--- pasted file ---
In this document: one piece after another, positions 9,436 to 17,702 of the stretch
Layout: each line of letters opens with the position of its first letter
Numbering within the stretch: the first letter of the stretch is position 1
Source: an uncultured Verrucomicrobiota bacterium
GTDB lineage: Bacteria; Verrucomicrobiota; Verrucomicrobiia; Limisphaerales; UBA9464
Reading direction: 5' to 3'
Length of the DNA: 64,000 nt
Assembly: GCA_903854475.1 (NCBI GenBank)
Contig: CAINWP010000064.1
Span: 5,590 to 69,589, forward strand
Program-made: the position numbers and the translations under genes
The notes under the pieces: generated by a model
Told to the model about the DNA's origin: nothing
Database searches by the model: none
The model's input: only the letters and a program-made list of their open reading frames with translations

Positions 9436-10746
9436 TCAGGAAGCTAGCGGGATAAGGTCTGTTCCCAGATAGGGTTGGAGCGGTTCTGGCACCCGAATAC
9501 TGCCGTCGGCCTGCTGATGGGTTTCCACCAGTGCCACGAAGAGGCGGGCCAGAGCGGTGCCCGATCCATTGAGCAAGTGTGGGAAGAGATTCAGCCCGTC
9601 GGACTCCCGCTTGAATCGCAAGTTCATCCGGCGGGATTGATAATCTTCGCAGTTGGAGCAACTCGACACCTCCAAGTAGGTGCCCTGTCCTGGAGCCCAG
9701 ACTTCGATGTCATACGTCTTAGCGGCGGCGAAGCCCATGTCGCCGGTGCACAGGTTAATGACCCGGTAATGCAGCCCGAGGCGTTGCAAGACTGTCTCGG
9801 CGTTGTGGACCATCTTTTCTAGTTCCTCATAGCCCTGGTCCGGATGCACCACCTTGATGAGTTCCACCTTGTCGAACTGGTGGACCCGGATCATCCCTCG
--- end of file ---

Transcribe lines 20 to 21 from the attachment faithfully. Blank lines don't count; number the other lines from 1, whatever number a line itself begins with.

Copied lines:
9701 ACTTCGATGTCATACGTCTTAGCGGCGGCGAAGCCCATGTCGCCGGTGCACAGGTTAATGACCCGGTAATGCAGCCCGAGGCGTTGCAAGACTGTCTCGG
9801 CGTTGTGGACCATCTTTTCTAGTTCCTCATAGCCCTGGTCCGGATGCACCACCTTGATGAGTTCCACCTTGTCGAACTGGTGGACCCGGATCATCCCTCG